Personally, I am very concerned about the new minimum PPE requirements. As a graduate student, I spend more time in my lab than anywhere else. My laboratory experience is not just my job–it’s my life. Currently, I do not work with anything that will burst into flame upon contact with air (and if I did, I agree that the wearing of a lab coat would be an absolute must), and on the occasion that I work with a strong acid or carcinogen, I do don the proper safety equipment. But under normal circumstances, I work with substances no more dangerous than the water I jump into at the pool at the student recreation center. My experiments often require short bursts of work followed by down time where I go to my desk to work on my computer or study. I shudder at the thought of sitting down at my desk (which resides, for good reason, in the lab) with a lab coat on (which would go against some of my core “rules” of lab safety). And while I am absolutely willing to be “inconvenienced” by rules that keep me safe (and really, it’s no inconvenience if it does keep me safe), the impracticality of wearing a lab coat and goggles at all times in my specific situation is unjustified and will result in me minimizing my time spend in the lab, thereby decreasing my wonderful chance conservations about science.
Of course, the daily dangers presented in daily life in different labs varies dramatically, and trusting an individual or his or her immediate supervisor to decide on the best forms of PPE only works when both the individual and supervisor have the knowledge and intent to make good decisions. Not everyone is fortunate enough to have a conscientious supervisor who will be concerned for their safety, and not everyone who enters a lab has sufficient knowledge to keep themselves safe, or even the “common sense” that may not be so common for those new to a particular lab or procedure. Must we maintain minimum requirements to circumvent careless supervisors and uninformed newbies?
Imperfect reality and the lowest common denominator
There are two different assumptions that policy makers must choose between appealing to. One is idealism, and the other is imperfect reality. In my idealistic world, individual lab members are well-informed by superiors who make safety a top priority at an institution that makes efforts of safety easy and streamlined. In this world, work is performed intelligently and conscientiously, and a strict adherence to responsibility at all levels negates the need for laws imposed to protect personal and community safety. Alas, we do not live in this world, and as such, must act accordingly. And to the great annoyance of those who know–and act–appropriately, this often means imposing rules that force compliance from those who will not act responsibly without structured oversight. But just as my idealism of ubiquitous personal responsibility (note that “personal” here refers to those at ALL levels, including the personal responsibility that those in charge have over those they oversee) will never exist, neither will the illusion of strict compliance to system-wide rules. We are merely subscribing to a different set of unrealistic ideologies to think that a team of ‘experts’ are most fit for determining the best possible set of safety procedures, that these safety rules will be the most sensible for every type of person in every type of lab, and that everyone will happily comply, recognizing that impenetrable safety relies on strict adherence to these rules: everyone will wear a lab coat, gloves, and safety goggles at all time, and everyone will leave their water bottles, headphones, and bad jokes at the door.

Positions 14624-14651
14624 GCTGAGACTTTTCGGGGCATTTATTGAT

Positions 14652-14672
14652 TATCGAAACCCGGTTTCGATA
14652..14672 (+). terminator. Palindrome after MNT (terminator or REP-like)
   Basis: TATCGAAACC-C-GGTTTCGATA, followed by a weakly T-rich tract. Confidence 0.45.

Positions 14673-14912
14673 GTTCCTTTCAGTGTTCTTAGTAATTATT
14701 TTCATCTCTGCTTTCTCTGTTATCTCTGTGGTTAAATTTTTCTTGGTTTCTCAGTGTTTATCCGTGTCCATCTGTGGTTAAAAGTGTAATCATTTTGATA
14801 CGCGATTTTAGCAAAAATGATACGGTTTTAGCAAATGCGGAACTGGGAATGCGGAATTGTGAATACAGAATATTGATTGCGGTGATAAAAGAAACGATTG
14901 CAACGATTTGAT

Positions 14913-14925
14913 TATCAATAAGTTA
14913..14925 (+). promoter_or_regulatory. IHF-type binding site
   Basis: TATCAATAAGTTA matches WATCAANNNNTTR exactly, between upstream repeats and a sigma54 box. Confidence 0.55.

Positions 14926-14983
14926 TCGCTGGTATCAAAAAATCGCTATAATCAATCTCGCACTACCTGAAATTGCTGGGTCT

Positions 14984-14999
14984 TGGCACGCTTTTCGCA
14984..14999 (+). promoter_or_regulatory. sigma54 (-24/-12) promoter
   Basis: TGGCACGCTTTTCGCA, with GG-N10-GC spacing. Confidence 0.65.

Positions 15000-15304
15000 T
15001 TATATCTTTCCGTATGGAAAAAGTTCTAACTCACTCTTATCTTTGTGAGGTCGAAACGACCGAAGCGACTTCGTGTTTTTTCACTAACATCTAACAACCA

The imperfect reality is this: just as we will never have a society of unanimous self-imposed responsibility, we will never have a society of happily compliant rule followers. And when we replace the focus on safety with the focus on rules, and when we focus on combating lack of compliance with discipline as opposed to increased understanding of why a rule needs to be followed in the first place, then we remove ourselves from the original intent of these rules: promoting our own well-being. Instead of looking out for what is best, lab members look out for how they can avoid citation, often to the point that there is far more fear of breaking the rules than in hurting oneself. This is an environment of feigned safety, and not one that I wish to be a part of. So how do we resolve these issues?